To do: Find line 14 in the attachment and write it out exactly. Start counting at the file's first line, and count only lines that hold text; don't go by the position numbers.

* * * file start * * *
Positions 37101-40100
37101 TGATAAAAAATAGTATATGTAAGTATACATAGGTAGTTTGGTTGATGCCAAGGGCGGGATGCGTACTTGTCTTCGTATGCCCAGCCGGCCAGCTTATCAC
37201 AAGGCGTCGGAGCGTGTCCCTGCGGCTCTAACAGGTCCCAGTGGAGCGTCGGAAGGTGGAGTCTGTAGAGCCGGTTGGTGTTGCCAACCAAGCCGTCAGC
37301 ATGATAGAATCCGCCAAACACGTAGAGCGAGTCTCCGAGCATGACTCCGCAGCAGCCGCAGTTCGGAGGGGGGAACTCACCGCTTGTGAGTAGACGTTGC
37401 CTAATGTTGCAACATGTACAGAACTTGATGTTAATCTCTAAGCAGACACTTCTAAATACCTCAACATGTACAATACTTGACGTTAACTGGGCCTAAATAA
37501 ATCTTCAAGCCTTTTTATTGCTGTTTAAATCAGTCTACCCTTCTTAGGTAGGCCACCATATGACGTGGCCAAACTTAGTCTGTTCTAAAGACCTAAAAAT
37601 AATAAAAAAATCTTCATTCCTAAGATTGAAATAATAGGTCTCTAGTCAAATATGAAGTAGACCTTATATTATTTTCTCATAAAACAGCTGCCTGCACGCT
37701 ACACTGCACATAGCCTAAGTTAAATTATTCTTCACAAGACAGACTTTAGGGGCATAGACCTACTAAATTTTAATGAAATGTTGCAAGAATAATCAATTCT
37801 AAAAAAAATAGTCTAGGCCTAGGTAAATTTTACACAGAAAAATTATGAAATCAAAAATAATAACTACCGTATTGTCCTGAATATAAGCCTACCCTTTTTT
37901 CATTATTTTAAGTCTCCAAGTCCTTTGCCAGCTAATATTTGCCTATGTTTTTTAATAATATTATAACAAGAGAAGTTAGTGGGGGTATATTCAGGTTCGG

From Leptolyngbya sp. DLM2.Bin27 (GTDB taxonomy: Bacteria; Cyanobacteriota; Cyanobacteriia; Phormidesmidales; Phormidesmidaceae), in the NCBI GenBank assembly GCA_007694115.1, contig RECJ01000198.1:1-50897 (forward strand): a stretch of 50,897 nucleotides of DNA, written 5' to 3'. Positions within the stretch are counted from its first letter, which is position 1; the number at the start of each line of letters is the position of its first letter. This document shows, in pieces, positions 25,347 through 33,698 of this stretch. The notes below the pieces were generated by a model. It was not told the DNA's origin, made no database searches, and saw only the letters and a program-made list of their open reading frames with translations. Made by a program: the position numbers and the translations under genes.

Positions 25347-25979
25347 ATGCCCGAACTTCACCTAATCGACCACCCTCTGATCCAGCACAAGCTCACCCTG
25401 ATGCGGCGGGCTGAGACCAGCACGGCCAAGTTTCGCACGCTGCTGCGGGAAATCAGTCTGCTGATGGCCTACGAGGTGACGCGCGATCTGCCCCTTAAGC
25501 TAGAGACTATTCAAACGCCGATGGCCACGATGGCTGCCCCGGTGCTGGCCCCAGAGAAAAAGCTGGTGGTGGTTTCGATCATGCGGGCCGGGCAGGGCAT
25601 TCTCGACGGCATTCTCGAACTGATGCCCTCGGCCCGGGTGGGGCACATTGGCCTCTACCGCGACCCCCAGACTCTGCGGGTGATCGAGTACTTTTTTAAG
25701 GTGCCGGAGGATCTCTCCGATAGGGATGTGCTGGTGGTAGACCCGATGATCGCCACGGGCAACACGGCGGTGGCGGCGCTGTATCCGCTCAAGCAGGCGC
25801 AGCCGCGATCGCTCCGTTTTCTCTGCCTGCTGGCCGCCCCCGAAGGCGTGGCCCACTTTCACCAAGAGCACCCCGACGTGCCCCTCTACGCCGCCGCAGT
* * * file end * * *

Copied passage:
25401 ATGCGGCGGGCTGAGACCAGCACGGCCAAGTTTCGCACGCTGCTGCGGGAAATCAGTCTGCTGATGGCCTACGAGGTGACGCGCGATCTGCCCCTTAAGC